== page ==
Chris Sale throws a pitch at U.S. Cellular Field. (Photo: Jerry Lai-US PRESSWIRE)

Can the Rotation Keep This Up?


 

The White Sox have been on an absolute tear recently and in addition to sitting atop the A.L. Central, a third of the way through the 2012 season they are also only half a game behind Texas for the best record in the American League. The offense has been scoring plenty of runs, despite a few key members getting off to very slow starts, but today I want to examine the starting rotation, which has been possibly the team’s greatest strength so far (mostly on the strength of Peavy and Sale), and try to determine how likely that success is to continue.

Collectively, the White Sox starters are averaging 6.2 innings per start, 2nd in the American League, they’re working deep into games. Their BAA (batting average against) is a league leading .229, their WHIP is a league leading 1.18; they are not letting many runners on base.  Their K% is 20.6%, tied for 2nd in the A.L. 59% of their starts qualify as “quality starts,” also 2nd in the league. By Baseball-Reference’s version of WAR, they lead the American League by a comfortable margin.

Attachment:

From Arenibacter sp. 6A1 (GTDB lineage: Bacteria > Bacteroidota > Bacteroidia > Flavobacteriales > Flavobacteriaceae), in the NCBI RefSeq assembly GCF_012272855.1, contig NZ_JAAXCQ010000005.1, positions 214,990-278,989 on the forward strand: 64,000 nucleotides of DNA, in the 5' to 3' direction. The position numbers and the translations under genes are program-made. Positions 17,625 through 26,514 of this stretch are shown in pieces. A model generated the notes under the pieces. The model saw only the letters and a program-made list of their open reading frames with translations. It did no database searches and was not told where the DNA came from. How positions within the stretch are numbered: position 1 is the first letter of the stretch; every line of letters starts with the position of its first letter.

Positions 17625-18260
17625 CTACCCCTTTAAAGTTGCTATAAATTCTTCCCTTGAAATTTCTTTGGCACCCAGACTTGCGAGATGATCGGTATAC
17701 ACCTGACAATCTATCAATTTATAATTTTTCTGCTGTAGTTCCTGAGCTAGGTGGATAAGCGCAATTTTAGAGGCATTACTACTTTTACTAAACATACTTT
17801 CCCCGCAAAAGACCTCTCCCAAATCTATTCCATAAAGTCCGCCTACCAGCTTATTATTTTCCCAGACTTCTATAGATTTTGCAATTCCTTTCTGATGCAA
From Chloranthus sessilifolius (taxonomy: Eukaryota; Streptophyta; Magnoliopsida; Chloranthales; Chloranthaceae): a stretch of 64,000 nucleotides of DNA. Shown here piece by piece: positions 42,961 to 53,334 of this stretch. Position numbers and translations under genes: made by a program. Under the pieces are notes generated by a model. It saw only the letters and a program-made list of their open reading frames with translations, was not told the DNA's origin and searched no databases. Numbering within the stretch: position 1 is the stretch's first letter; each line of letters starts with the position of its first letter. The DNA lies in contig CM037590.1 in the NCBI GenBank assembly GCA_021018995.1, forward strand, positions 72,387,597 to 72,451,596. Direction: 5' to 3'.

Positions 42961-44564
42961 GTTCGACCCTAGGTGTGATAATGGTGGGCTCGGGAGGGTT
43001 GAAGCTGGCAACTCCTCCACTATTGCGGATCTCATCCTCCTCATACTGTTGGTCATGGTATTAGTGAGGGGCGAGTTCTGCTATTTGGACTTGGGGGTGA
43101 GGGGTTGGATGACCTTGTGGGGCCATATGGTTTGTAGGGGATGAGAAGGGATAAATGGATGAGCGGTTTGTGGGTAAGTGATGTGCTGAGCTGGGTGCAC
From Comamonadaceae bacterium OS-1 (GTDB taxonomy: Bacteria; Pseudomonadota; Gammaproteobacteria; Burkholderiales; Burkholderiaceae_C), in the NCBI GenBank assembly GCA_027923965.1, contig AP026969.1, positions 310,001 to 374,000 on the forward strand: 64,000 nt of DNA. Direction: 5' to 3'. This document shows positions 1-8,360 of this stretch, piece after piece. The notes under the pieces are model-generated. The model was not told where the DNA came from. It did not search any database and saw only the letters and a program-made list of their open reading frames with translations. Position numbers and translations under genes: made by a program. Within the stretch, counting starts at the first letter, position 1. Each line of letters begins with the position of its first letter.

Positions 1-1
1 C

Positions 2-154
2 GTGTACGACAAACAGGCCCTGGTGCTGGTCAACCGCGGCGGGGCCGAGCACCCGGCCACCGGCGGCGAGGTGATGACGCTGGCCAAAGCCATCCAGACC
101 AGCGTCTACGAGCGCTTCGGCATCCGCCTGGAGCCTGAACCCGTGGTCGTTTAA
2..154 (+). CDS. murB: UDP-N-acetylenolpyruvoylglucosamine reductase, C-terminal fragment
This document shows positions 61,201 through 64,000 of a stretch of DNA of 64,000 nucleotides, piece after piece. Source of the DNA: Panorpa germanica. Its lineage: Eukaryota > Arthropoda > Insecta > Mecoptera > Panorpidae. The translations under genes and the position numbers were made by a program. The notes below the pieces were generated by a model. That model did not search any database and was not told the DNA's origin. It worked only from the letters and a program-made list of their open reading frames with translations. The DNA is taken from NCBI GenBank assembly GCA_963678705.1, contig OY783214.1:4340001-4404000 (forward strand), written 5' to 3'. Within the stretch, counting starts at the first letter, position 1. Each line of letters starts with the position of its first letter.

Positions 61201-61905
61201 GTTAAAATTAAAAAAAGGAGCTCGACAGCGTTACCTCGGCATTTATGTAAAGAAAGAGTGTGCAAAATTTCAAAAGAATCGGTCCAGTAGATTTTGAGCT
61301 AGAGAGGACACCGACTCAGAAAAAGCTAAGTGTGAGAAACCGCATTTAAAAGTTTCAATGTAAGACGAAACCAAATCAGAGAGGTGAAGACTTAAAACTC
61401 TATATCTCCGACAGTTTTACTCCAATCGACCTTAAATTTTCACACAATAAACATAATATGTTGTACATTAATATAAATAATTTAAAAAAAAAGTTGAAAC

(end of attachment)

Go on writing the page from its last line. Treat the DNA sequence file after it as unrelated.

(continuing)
I realize that is a lot of numbers to throw at you, a couple of which may be unfamiliar, but they should convey that the White Sox rotation has been one of the very best in baseball so far this season.

The five original members of the rotation have combined to start 50 of the team’s 54 games, and with John Danks expected back from his DL stint very soon, I’ll limit this examination to Danks, Jake Peavy, Gavin Floyd, Chris Sale, and Philip Humber. I will look at some key statistics for each of them, then examine each pitcher’s previous track record, and try to reach some conclusions about what might be expected from each as the season continues. A few thoughts/explanations for the numbers that follow:

 

Innings Pitched per Game Started: Going deep into a game not only means you’re probably pitching well, it also keeps the bullpen fresh.

ERA: Not the best way to look at a pitcher’s performance, because it doesn’t account for the park (a 4.00 ERA at PETCO in San Diego is very different from a 4.00 ERA at Coors in Colorado), among other things. It is familiar to all fans though. For those interested, there are a number of more advanced pitching metrics, such as FIP and SIERA that can give a more accurate look at a pitcher’s performance. None are perfect, but many are better than ERA.

K% and BB%: These reflect the percent of plate appearances that result in either a strikeout or walk. Obviously a high K% is good, whereas a low BB% is the goal.

LOB%: This is the percentage of base runners that are eventually stranded on base. Higher is better, the league average hovers around 70-72%, and studies have shown that the extent to which a pitcher can control their LOB% is limited. In other words, if a pitcher’s LOB rate is much higher or lower than league average, he’s probably been  lucky (or unlucky), and things will probably regress to the mean (move back towards the average) soon.